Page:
The Guwahati High Court sought an explanation from the Assam state government and asked to submit an updated report in connection with the demolition of the homes of five Muslims in Nagaon who were accused of setting a police station on fire.
While hearing a PIL representing the affected families, Justice Kaushik Goswami asked the Assam government to submit the final draft of the inquiry report on the case which was being investigated by an already-appointed committee.
When the government counsel requested four weeks to file an updated status report the court accepted the prayer.
The series of incidents which led to the current intervention of the court could be traced back to May 2022.
On May 20, 2022, Safiqul Islam, a 39-year-old who sold fish roe to make a living, was arrested by the police while he was on his way to Sivsagar district on business. The police allegedly demanded Rs 10,000 and a duck from his family as a bribe to release him.
Islam was found dead the next morning. Alleging that he died in police custody, an angry crowd, set fire to the nearby Batadrava police station in Nagaon district, where Islam had been held.
On the very next day, after the funeral of Islam, seven villagers including his wife and his eldest daughter, a student of Class 8, were picked up by the police for arson.
Four of them were charged with the Unlawful Activities (Prevention) Act (UAPA).
Around the same time, Islam’s home was demolished. The homes of two of his brothers – one of them, Rofikul Islam, and two of his cousins were also bulldozed.
One of the accused men, Ashikul Islam, had died in a road accident under suspicious circumstances after he allegedly tried to escape police custody on May 30.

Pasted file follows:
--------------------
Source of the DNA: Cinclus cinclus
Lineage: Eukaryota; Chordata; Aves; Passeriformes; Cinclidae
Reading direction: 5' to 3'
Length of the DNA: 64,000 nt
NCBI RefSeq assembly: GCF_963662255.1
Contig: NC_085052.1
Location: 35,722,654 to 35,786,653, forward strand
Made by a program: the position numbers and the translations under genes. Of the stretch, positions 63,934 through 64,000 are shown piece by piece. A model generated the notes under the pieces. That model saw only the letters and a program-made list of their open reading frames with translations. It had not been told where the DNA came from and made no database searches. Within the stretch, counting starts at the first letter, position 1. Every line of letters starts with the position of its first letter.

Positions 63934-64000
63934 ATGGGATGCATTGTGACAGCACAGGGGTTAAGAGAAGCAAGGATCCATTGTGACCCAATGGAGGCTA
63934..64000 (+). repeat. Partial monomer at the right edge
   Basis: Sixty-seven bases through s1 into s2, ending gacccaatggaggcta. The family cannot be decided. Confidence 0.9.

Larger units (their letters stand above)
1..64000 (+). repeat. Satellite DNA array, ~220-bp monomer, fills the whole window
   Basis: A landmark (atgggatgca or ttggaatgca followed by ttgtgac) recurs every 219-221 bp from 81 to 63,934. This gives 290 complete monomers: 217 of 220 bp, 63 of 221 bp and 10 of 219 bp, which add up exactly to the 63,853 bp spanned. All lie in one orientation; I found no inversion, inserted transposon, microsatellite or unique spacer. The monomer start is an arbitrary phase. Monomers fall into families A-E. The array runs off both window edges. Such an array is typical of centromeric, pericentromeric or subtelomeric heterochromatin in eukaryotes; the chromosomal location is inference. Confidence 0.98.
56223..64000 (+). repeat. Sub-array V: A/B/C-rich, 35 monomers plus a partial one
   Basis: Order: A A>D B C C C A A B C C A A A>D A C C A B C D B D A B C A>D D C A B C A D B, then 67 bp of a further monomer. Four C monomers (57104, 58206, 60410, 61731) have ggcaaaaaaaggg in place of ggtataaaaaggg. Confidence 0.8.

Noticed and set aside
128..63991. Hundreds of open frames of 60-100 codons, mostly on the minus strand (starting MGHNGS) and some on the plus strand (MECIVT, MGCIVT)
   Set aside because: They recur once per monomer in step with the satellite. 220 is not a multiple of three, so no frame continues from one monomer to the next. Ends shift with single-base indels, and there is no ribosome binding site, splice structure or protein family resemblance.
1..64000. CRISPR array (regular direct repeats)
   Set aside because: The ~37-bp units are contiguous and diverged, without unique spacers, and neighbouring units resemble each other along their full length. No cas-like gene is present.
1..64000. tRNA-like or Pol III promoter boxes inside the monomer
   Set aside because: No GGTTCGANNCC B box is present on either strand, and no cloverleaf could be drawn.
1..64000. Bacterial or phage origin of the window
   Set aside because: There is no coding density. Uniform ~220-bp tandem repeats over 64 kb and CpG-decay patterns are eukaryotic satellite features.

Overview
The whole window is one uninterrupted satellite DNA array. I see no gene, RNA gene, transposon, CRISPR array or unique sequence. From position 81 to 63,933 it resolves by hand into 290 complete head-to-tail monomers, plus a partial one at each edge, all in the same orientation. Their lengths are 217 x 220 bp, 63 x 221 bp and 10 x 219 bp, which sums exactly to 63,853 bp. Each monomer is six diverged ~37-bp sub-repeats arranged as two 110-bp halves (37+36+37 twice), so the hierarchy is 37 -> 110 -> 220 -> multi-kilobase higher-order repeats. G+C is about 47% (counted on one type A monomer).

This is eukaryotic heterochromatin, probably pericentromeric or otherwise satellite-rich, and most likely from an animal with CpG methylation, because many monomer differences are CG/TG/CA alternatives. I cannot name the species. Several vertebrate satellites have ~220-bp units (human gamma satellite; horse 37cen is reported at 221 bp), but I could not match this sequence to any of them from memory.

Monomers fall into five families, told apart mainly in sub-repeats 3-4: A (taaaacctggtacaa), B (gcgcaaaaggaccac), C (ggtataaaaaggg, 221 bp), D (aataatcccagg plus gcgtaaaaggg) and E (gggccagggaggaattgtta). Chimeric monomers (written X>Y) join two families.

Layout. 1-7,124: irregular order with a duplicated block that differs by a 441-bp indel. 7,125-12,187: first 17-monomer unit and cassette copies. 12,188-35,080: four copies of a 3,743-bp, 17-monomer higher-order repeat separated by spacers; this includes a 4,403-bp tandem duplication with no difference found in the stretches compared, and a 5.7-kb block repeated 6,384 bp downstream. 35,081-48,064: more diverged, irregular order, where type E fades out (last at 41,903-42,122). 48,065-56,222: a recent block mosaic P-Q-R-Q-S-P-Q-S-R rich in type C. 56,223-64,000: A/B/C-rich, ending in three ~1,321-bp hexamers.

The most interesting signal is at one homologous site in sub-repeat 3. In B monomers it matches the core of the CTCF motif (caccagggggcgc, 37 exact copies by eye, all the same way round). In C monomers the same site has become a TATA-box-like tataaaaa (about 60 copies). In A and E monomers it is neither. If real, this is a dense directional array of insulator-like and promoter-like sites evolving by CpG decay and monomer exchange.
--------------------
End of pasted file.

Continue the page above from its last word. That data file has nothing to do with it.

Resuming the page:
Majority of the residents of Salonabari village accounting for a population of about 3,000, mostly Bengali-origin Muslims, fled their homes out of fear after these happenings.
When the issue was first brought to the Guwahati High Court in November 2022, the Guwahati High Court condemned the police for demolishing the homes of the five men.
The court stated that there was no provision under any criminal law to bulldoze the homes of any accused “in the guise of investigation”.
While commenting on the incident, the court compared the act of police to a “gang war” and advised the police to resort to better ways for a fair investigation.
Later, it disposed of the matter through an order on January 3, 2023, after the state government assured of actions against the accused officials.
“D Saikia learned Advocate General, Assam states that a committee consisting of the chief secretary is enquiring into the incidence of bulldozing of the house and appropriate action shall be taken even against the erring officers within 15 days from today,” a division bench headed by then chief justice R M Chhaya and Justice Soumitra Saikia had said at that time.
The state government was also directed to provide compensation to the persons affected by the demolition.
It had also warned that the case can be reopened “merely by filing a note,” if the government fails to submit a step-by-step report of the enquiry.
Due to the inaction of the government-appointed committee, the aggrieved families have requested the court to revive the litigation by submitting a note in August, last year.
The proceedings continued for months as the state government presented further assurances before the court.
The court then served four weeks of relief and an ultimatum to the government for filing the status report. As per the current order of the HC, the case will be taken up for hearing on February 16.
The Indian law does not confer the police with the power to persecute a person accused of any crime using measures like destroying property, but this has become a prevalent practice in several BJP-ruled states.